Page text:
I keep a guitar in the writer shed. It’s the oldest of my two acoustics, a Yamaha I bought in the early 1970s with money I made from selling newspapers when I was in high school. The nicks and scratches, and the worn wood near the pick guard are tiny reminders of all the places I’ve played and the people I’ve played for—friends at parties, late night bar goers, brides and grooms, college coffee houses patrons. The guitar still sounds wonderful after all these years. And sometimes when I play it alone in the shed, like today, that old guitar is the soundtrack to my thoughts, helping me consider dreams.
It’s afternoon in the shed. The rain falls on the roof. I’m picking the strings of a D, C, G chord progression and thinking about how this guitar, in a small way, has brought people together—strumming and singing around campfires, crowds offering up a chorus in a dark tavern. Guitars do that. They are a community of song; they create an atmosphere, a certain attitude. The guitarist does not have to be superbly talented, although that helps. He only has to be open to all that’s around him, making those who come to listen feel welcome.
Creating art of any kind is meant to be shared. It’s communal. Even the solitary work of writing, eventually becomes a work people experience, individually and collectively. Keeping art to yourself is not art; it is only the practice of art. You have to share it.
I add an E-minor chord to the mix and begin a soft strum.
Yet, despite that belief, I am here in the shed alone. Still, the guitar is doing at least part of its job, assisting me in dreaming of possibilities. And at this moment, with all the books I keep here in the shed surrounding me, I dream of a bookstore. My own.
I don’t know a single writer who has not entertained the idea of owning a book shop. It’s that quiet, warm atmosphere, all those titles, all that passionate talk about books. For some, it is a fleeting thought, a dream that may not have been shared with anyone else. For others, however, the dream is very real.
Ann Patchett, Larry McMurtry, Lawrence Ferlinghetti, and other famous writers own or have owned bookstores. Others have had jobs in them. Patti Smith famously worked at Scribner’s Bookstore in NYC, even slept there when she had nowhere else to go. But working in one is nothing like owning one. Those who buy and sell businesses say the person who truly considers buying a bookstore does not do it for the money. That would be foolish; they’ll never make much. Maybe 5-7% profit at best. Go do something else if you are trying to generate cash. Owning a bookstore is closer to a hobby than a business investment. And bookstore buyers are a different breed. I would not include myself among that breed, but, boy, the dream is the same.
I tune the low E string to a D and pick through a bluesy progression.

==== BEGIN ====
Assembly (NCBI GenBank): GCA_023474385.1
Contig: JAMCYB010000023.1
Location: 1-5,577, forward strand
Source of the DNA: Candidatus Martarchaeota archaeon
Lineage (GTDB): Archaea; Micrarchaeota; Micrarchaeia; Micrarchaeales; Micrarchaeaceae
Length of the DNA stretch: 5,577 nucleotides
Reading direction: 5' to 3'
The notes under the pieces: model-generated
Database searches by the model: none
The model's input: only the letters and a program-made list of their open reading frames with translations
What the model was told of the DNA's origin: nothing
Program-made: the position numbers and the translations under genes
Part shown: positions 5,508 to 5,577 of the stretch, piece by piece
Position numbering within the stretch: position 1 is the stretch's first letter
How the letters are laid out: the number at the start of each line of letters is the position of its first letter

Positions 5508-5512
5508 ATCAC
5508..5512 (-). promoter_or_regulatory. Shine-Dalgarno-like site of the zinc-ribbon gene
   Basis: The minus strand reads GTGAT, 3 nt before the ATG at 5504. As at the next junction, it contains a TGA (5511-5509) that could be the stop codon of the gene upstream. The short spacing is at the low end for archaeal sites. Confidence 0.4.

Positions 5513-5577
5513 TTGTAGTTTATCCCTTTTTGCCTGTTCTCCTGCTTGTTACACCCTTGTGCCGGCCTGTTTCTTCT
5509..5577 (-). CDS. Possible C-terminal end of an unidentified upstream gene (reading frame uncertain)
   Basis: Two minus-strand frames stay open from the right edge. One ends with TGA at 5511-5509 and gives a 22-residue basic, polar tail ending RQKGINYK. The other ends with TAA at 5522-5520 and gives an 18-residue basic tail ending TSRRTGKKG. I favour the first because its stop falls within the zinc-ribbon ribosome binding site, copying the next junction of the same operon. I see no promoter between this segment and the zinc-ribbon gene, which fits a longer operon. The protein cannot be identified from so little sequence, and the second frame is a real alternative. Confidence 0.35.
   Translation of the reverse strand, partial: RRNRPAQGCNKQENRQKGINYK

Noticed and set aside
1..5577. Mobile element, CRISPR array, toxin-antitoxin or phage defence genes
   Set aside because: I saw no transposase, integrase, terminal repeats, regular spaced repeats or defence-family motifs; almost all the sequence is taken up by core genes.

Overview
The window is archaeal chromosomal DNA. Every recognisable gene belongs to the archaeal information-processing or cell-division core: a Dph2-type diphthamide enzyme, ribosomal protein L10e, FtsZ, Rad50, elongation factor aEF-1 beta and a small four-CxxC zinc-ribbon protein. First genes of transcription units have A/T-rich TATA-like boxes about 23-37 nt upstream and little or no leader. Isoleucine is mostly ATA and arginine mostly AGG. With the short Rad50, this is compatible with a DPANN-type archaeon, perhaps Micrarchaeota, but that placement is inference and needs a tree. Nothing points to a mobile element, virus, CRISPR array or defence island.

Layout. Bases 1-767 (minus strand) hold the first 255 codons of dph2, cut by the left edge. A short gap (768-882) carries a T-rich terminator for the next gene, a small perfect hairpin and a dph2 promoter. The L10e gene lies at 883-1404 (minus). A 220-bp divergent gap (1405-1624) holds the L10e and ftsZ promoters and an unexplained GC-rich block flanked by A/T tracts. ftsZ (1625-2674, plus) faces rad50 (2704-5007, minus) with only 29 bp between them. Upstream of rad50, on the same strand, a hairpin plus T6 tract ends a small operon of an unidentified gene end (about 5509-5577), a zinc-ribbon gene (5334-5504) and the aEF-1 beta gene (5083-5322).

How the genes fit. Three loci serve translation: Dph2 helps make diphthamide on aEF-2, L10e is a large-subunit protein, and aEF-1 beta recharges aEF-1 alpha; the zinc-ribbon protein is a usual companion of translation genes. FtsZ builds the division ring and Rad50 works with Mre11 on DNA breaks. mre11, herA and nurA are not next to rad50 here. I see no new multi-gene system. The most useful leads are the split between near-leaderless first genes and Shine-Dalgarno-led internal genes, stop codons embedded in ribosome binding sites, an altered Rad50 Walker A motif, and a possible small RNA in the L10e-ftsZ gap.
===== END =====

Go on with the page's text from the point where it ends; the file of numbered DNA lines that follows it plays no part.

And my bookstore? It would include the one ingredient every bookstore I love has: bringing people together. Not unlike playing the guitar.
I don’t mean to suggest some higher-ground, new wave motivation here, as if a bookstore or some late night guitar strumming can change the world. But what contributes to a meaningful night of music and a great afternoon at the bookstore, are the exact same things: a love of art and a communal sensibility. Community. Sharing.
A year or so ago, a bookstore in Wigtown, Scotland—a village considered Scotland’s National Book Town—began offering opportunities for people to come and run the shop for a week or two, a bookstore-owning vacation. Those who dreamed of owning a store could put their toes in the water, so to speak. And who wouldn’t at least consider it in a village along the sea where on a clear day one can see the Isle of Man in the Irish Sea. The idea might lure even the most skittish. Plus, this idea takes the community aspect of a good bookstore to a new level, gathering like-minded people from all over the world.
I like what I’m playing here in the shed and I want to remember it. So I click on my phone’s recorder and run through the chord progressions again. Someday, I just might share this song. And that’s exactly what my bookstore would be about. Sharing.
I would handpick every title to reflect memorable prose, beautiful writing, meaningful stories that tear you apart and put you back together again. I would read every book in the place no matter how long it would take, so I could entertain any comment, any question from all who come to ask. I would offer coffee and tea because both complement the beautiful verses inside the poetry books on the back shelves, and fuel conversation about the one line from W.B. Yeats that always makes you cry. There would be stacks of used books in the aisles and the art of local painters on the walls. Big overstuffed chairs in small corners. Children sitting on the floor turning the pages of Kenneth Grahame’s The Wind in the Willows. Grownups hiding away in cramped corners for hours on a Sunday afternoon, reading Hemingway’s The Nick Adams Stories or Alice Munro’s The Moons of Jupiter. And when the sun goes down and it’s time to call it a workday, I’ll invite a handful of customers in for a nip of sherry or a glass of cabernet, and we’ll talk and talk about paragraphs from books that have shaken our hearts so fully that they must be shared.
My shed is off limits to reading daily emails, paying bills, taking phone calls, or making to-do lists for the everyday tasks of life. Only writing, reading, and guitar. Today, the old guitar did its work. It allowed me a fantasy that is not likely to come true—that cozy, communal bookstore on the hill of a tree-lined street in a small town of book lovers.
Ah, to dream.